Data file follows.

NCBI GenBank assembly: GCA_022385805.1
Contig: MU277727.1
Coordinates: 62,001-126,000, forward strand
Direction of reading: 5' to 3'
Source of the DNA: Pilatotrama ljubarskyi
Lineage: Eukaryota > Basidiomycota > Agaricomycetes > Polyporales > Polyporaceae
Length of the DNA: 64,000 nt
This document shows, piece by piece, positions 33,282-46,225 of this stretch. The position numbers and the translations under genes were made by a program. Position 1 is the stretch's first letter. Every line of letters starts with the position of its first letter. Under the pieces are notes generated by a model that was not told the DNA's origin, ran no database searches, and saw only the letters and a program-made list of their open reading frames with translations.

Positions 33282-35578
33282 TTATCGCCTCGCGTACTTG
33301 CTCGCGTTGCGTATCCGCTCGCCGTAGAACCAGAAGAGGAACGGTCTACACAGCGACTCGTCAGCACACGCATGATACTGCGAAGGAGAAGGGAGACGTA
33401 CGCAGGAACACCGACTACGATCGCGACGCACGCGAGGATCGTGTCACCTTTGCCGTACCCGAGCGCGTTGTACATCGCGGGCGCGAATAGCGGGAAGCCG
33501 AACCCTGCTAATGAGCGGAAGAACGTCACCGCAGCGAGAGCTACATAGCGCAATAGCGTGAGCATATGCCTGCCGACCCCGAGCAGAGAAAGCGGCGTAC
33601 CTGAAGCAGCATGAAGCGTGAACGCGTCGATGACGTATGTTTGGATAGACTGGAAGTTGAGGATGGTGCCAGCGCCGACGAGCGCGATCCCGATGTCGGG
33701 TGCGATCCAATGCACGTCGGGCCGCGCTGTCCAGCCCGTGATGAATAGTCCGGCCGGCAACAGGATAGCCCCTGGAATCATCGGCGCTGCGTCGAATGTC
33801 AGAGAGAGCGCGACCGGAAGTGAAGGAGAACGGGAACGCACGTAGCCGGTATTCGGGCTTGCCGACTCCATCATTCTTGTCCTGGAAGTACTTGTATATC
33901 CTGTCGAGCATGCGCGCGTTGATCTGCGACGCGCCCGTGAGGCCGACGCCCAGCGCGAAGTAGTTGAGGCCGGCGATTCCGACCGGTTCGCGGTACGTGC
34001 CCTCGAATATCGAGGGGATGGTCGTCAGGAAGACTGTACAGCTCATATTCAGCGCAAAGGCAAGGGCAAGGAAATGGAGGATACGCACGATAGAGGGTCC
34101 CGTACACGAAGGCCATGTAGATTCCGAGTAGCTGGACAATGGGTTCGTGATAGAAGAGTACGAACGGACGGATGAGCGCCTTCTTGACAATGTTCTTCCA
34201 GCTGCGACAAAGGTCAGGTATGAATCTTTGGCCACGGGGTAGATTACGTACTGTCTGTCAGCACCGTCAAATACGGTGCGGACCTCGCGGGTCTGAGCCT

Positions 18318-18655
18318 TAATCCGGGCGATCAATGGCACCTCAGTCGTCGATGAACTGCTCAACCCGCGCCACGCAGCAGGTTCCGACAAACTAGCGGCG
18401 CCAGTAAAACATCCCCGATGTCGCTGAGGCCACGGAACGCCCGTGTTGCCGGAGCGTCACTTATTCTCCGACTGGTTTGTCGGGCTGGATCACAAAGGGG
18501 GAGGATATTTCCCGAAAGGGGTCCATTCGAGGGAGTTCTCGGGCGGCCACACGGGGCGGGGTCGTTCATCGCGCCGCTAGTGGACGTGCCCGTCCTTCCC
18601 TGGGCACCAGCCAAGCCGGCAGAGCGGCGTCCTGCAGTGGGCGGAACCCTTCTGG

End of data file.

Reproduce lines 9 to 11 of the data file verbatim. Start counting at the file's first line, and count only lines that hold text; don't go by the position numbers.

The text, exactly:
Positions 33282-35578
33282 TTATCGCCTCGCGTACTTG
33301 CTCGCGTTGCGTATCCGCTCGCCGTAGAACCAGAAGAGGAACGGTCTACACAGCGACTCGTCAGCACACGCATGATACTGCGAAGGAGAAGGGAGACGTA